TAD = Thomas Aloysius Dorgan (cartoonist)

Gerald Cohen gcohen at UMR.EDU
Mon Dec 31 21:52:16 UTC 2001

     TAD was the way cartoonist Thomas Aloysius Dorgan signed his
works. And note Jonathan Lighter's introduction to his _Historical
Dictionary of American Slang_, in which he comments about Leonard
Zwilling's study of TAD:
    "Zwilling, Leonard. _A TAD Lexicon_, in _Etymology and Linguistic
Principles III, edited by Gerald Cohen, Rolla, Mo: Gerald Cohen 1993.
An inclusive glossary of the innovative slang and nonce vocabulary
found in the work of Thomas A. Dorgan  ('TAD') (1877-1929), a
nationally syndicated cartoonist of the early twentieth century whose
comic art helped popularize a number of slang expressions, including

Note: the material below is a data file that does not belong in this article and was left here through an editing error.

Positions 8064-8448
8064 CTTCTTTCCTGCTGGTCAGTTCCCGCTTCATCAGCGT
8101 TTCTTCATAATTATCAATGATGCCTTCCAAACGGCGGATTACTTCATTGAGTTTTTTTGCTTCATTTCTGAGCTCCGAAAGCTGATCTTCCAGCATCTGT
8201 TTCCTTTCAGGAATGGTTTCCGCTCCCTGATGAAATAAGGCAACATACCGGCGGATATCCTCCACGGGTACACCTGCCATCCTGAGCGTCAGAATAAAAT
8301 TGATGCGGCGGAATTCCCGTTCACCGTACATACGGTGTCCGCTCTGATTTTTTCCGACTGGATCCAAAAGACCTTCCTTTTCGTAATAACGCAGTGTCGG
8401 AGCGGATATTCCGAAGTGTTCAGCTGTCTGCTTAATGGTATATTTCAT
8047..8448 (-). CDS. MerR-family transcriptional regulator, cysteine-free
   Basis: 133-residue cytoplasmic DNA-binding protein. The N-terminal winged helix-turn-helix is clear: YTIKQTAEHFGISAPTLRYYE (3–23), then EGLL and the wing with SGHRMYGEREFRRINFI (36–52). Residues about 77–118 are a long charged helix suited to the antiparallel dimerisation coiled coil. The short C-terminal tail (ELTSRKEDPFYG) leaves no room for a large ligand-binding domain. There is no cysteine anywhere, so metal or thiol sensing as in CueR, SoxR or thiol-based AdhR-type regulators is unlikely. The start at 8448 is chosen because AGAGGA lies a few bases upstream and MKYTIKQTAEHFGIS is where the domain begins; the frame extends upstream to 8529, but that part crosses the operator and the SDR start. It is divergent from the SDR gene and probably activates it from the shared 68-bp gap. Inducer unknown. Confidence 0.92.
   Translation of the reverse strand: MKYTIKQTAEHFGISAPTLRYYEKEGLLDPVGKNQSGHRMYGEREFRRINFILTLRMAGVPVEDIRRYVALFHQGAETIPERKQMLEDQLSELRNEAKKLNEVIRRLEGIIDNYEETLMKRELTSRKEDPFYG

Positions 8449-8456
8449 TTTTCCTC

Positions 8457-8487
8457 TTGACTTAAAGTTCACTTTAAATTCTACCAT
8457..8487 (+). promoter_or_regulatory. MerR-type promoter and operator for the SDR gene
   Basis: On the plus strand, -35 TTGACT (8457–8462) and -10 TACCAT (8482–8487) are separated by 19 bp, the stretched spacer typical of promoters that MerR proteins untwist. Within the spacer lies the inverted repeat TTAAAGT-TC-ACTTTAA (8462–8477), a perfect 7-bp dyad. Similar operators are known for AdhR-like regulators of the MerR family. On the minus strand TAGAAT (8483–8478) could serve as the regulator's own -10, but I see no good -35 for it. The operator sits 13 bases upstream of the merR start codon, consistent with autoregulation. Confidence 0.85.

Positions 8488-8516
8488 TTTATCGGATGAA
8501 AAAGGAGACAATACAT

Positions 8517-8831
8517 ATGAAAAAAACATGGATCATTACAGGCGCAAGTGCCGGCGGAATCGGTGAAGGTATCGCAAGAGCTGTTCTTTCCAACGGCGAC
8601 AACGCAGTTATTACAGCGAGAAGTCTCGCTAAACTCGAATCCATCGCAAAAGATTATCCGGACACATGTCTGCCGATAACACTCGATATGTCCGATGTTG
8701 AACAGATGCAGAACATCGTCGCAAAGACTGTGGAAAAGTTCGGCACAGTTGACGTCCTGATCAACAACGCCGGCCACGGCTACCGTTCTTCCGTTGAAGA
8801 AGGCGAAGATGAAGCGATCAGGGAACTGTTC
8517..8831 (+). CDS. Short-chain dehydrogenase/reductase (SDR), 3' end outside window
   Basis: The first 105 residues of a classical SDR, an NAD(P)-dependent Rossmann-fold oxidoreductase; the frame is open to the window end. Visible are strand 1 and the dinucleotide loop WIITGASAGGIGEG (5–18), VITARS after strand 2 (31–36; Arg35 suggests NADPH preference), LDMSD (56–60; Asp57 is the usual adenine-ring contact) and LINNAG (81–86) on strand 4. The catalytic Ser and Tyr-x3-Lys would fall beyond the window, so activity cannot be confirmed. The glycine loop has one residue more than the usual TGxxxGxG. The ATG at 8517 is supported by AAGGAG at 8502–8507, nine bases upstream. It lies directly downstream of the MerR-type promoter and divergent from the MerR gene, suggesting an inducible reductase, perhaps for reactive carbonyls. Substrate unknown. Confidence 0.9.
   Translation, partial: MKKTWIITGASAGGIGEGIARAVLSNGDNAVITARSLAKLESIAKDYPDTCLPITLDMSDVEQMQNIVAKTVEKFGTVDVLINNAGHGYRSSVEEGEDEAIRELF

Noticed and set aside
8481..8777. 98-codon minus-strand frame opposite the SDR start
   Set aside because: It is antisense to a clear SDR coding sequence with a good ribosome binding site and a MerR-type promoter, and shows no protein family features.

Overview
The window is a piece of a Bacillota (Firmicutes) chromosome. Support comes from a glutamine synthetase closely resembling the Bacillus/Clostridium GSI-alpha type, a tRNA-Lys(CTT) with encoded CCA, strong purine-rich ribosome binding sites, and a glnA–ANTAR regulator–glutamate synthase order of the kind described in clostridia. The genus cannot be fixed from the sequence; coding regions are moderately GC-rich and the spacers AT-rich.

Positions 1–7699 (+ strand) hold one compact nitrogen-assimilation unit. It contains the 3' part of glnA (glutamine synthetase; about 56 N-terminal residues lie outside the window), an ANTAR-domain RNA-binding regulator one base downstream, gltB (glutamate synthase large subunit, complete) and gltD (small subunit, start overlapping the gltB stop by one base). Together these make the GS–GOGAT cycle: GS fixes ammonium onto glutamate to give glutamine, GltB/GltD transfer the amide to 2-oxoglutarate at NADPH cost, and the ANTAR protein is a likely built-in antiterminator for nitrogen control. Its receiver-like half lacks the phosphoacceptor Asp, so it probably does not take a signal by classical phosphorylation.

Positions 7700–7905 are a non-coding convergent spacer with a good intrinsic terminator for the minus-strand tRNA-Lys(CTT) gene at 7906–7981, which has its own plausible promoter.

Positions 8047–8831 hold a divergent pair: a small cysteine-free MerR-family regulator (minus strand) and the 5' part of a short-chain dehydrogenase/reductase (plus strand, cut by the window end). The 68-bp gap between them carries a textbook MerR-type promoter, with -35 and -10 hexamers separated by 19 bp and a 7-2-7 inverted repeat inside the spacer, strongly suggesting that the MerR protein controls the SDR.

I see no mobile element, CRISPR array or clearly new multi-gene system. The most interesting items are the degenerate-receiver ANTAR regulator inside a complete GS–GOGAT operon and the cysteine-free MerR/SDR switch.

'malarkey,' 'hard-boiled,' and 'kibitzer.' Informative introductory
chapters, extensive dated citations from Dorgan's work and cross
references to the OED and other standard sources."

     TAD, by the way, is still frequently credited with coining "hot
dog" via his supposed Polo Grounds "hot dog" cartoon of the early
1900s. That cartoon never existed and has therefore never been
located; and "hot dog" was in use already in college slang of the
mid-1890s, well before TAD's 1904 arrival in NYC from San Francisco.

     I was honored to play a role in disseminating Zwilling's work on TAD.
Also, I am grateful to  Dennis for asking about the acronym and
thereby giving me the opportunity to talk about the subject.

--Gerald Cohen

On 12/29/01, Dennis R. Preston wrote:
>Does this mean a little bitty ole one?
>dInIs (citing the only TAD he knows, although he reckons he'll be
>blasted for this ignorance of acronyms; I wish there was a Barhardt
>American Dictionary)
>  >  Jonathon Green's CASSELL DICTIONARY OF AMERICAN SLANG (1998) has "19C, US"
>>and "? broken English 'spikka da English.'"  What cites does he have??--ed.)
>>To date, other than this, a TAD one for 1908 (thanks to L. Zwilling).
>Dennis R. Preston

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